Like Forrest and Jenny, Joannie and Chachi or Fred and Ginger, it was only a matter of time before another match was made in heaven. Thermoformed kayaks are light and tough. Pedal drives are all the rage. I’m surprised it took so long to bring the two together.
Pelican Catch 130
Weight: 78 lbs
Capacity: 425 lbs
Leave it to Pelican International, the thermoform masters, to make the match. Communications chief Renée Brand points out, “We were the first to use thermoform technology to make a kayak and the first to put a pedal drive in a thermoformed kayak.”
You see, most fishing kayaks are made of rotomolded plastic. Pellets are dumped into a mold, the mold is heated, rotated to spread the molten plastic, then cooled. Thermoforming starts with two sheets of plastic heated and molded in a press to create the deck and hull of the kayak. Once the halves cool, they are joined to make a kayak.
Thermoform produces a lighter kayak, but the material is not as thick or stiff as rotomolded plastic. The solution? Pelican uses a hard-plastic insert to hold the pedal system. Renée Brand explains another advantage of the removable insert, “Wear and tear over time will not appear on the kayak hull, but on the housing, which can be easily and inexpensively replaced.”
While I wasn’t surprised to see a thermoformed pedal boat, I was surprised to see Pelican International using a flipper system similar to the first generation Hobie MirageDrive. The company avoided the pitfalls of designing a new-and-improved drive while gaining the advantages of a proven system. Brand adds, the flippers are more friendly to sea grass and vegetation and can be used in protected areas where propellers are forbidden.
It’s been years since I’ve seen a first gen MirageDrive, but the HyDryve seems light and bare, boiled down to the simplest elements: pedals, cranks and fins. But no reverse.
Many users find fin drives easier to propel. They say pushing the pedals forward and back is easier on legs than round and round. And they say flexible fins push more water than propeller blades. So combining the most efficient propulsion method with the lightest kayak should be a match made in heaven.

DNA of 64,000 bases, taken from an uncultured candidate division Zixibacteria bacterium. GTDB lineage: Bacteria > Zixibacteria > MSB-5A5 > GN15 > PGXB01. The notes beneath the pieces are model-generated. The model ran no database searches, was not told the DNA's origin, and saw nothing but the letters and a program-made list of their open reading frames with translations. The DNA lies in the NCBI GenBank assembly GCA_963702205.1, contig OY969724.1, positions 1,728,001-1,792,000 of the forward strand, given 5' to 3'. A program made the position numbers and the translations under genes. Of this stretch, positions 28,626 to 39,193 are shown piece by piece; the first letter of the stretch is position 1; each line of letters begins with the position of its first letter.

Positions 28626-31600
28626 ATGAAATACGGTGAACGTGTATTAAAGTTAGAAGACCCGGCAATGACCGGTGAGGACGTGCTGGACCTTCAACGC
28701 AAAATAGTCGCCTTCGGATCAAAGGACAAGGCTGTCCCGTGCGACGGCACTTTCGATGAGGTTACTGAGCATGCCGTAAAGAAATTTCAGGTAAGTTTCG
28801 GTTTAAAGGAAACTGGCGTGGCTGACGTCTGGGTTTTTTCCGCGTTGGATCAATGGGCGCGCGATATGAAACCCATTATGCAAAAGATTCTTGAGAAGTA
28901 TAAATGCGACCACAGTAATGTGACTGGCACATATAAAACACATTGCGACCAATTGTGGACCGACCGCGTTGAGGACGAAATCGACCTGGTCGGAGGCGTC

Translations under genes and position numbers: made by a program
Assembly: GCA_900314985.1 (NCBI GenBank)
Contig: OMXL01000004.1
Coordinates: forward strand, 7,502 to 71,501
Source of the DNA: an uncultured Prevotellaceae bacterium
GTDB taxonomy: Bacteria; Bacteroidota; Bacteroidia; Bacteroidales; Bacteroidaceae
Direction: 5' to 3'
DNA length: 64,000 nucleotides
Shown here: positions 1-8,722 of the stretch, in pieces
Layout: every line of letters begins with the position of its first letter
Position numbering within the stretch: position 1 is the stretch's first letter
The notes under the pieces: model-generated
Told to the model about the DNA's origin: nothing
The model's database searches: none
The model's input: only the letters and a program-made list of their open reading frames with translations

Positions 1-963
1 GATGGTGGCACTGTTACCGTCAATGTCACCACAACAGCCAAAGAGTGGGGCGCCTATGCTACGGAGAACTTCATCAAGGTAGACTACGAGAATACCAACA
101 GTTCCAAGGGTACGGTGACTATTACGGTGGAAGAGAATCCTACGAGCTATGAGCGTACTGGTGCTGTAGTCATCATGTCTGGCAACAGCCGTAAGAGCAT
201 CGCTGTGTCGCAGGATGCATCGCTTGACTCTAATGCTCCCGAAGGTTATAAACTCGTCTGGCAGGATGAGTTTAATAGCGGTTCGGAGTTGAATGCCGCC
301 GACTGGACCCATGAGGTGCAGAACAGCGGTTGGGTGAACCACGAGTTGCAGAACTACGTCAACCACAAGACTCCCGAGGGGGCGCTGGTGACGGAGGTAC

Pelican installed their HyDryve in their fishing flagship Catch 130. Renée Brand explains, “The tunnel hull is primarily designed for stand-up fishing.” Even though the boat is stable with razor-edge tracking, the large rudder and powerful pedal system provide sufficient power and handling. In fact, we’d like to see an option for removing the pedal housing and replacing with a solid plug to turn the Catch 130 into a better paddling boat.
Famous for a wide, open deck from stern to bow, the Catch 130 is ripe for stand-up fishing. Pelican skipped a bow hatch, saved money and installed a well to hold gear, a fishing crate or cooler. A small, day hatch in the stern gives access to the inner workings of the rudder system. The stern well is massive, with enough room for another crate or cooler.
The Pelican Catch 130HD is peppered with fishing-ready accessories. I like the three flush mount rod holders behind the seat for vertical rod storage. Another flush mount on the starboard side of the seat is convenient for holding the rod while rigging lures or wrestling with a fish.
Heavy-duty handles on each side of the rudder and in the bow make it easy to carry the Catch 130. I’d like to see handles on either side of the seat, too. Pelican included gear tracks ahead of the seat for rod holders, electronics and other accessories. I’d add gear tracks on either side of the tankwell to secure a crate or add more rod holders.
The Ergocast G2 seat combines mesh and padding for a cool, comfortable ride. Straps on the back and under the seat tighten the mesh to adjust support.
I have to admit, I was pessimistic at the start. The HyDryve pedal system is light and simple, going back to the early days of pedal drives. The insert in the deck seemed suspicious. When I finally put the Catch 130HD on the water, the boat had a lot to prove.
So, I was pleasantly surprised when the system came together perfectly. The drive fits solidly in the well, I didn’t detect significant flex or looseness. Pushing the large, padded pedals produced adequate speed and the rudder easily handled turns. I was able to fish without distractions, the HyDryve is smooth, quiet and powerful for a fast ride.
Remembering Pelican’s long history in kayak design, I was assured by convenient fishing features and solid construction. Even if the HyDryve isn’t the most contemporary pedal system, the Catch 130 thermoformed construction is light enough to make it a perfect match for less than $1,500.
Why didn’t someone think of this before? | Photo: Patrick Buzz Hayes